Rhythm 10, 1973

“Rhythm 10” by Marina Abramovic was first presented in Edinburgh in 1973. This performance art definitely lives up to the expectations and environment of art Marina Abramovic creates. In her performance she has a sheet of white paper, twenty knives, and two cassette recorders. Marina will kneel down, play her cassette recorder, pick up each knife one by one and keep stabbing the knife over and over again down towards her left hand until she cuts herself with every knife. Marina will carry out the sequence again and finish the video installation with a playback of the dual rhythm on her recorded cassette. This game derived from Russia and Abramovic had always been a displayer of ritual and gesture. The reason Marina repeats a second sequence of the stabbings is because she wants to display the need for the mistakes to be replicated, or to cancel out. It is an interesting piece of work that Marina Abramovic allows the society to view. The self infliction of pain is still the main theme that most viewers will take away from this piece, but there is another message in the material the artist is portraying. Marina Abramovic’s main purpose of the performance was the effort to make one notice the attempt of joining the present with the past. This is made apparent in her imperfections of linking the second wave of stabbings perfectly with the first.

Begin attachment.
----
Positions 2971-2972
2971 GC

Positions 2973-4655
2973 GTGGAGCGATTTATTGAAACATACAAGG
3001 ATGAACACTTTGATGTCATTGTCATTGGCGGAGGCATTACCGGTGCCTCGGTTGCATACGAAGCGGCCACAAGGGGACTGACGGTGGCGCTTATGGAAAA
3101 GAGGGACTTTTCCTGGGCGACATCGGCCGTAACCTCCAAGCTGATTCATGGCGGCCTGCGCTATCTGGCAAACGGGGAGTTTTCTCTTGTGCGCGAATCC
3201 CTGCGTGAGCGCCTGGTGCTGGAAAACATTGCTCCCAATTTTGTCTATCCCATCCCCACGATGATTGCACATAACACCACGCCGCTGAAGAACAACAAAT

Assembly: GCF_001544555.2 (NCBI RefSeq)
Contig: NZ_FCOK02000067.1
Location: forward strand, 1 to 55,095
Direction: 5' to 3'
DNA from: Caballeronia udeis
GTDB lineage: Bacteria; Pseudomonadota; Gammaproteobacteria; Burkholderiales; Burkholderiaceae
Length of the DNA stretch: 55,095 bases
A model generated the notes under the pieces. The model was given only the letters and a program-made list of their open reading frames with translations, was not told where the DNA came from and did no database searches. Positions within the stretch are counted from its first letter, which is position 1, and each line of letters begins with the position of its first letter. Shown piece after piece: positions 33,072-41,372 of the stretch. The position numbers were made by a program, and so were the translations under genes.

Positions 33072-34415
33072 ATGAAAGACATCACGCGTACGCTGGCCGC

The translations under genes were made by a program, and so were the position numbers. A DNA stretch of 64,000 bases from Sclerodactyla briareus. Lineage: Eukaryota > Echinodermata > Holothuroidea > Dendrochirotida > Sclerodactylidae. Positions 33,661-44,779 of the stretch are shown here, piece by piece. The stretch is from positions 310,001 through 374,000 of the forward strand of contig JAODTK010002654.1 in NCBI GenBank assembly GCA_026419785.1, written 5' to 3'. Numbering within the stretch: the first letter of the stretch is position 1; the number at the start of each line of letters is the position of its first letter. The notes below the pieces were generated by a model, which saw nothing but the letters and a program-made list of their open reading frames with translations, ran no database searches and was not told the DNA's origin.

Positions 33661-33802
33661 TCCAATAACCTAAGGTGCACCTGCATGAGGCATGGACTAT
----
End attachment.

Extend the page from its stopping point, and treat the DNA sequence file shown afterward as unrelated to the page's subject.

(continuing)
There are probably hundreds of different messages and meanings that could be taken from Rhythm 10. Abramovic has several strong themes that are usually evident to most of her audience. She shows her ability to be consciously in taking pain while always attempting to conquer the fear of death. Her art performance in this instance could even be inspirational to some. Various audiences could consider Marina’s mental, emotional, and physical numbness to be typical behavior in situations that she portrays. Society wants to believe in what they think is normal, but once again Marina Abramovic uses her compassion for pushing her body to the limit to show the simple comparison of present and past. It gives society no choice but to accept there are even artistic messages that can be taken from self mutilation.

I think it goes without saying that Marina Abramovic’s “Rhythm 10” and many of her other works have their strongest roots in the styles and traits of the avant-garde. In the early 1970’s Marina couldn’t of possibly known the reaction to society her extreme performance arts would produce. She was very experimental at first and could only hope her deep desire to express art in possibly the most extreme way in nineteenth century would be successful. Her experimentation and alternative way of producing video installations and performance art were indeed successful. Marina Abramovic could be compared to Jackson Pollock in the comparison of their great contributions to the introduction of new groups, movements, and styles to art. Jackson Pollock was to abstract expressionism as Marina Abramovic was to installation and video art.

Archer, Michael. Art since 1960 new edition. New York, NY: Thames & Hudson, 1994.

Heartney, Eleanor. Art & Today. New York, NY: Phaidon Press Inc, 2008.

Balkan Erotic Epic, 2005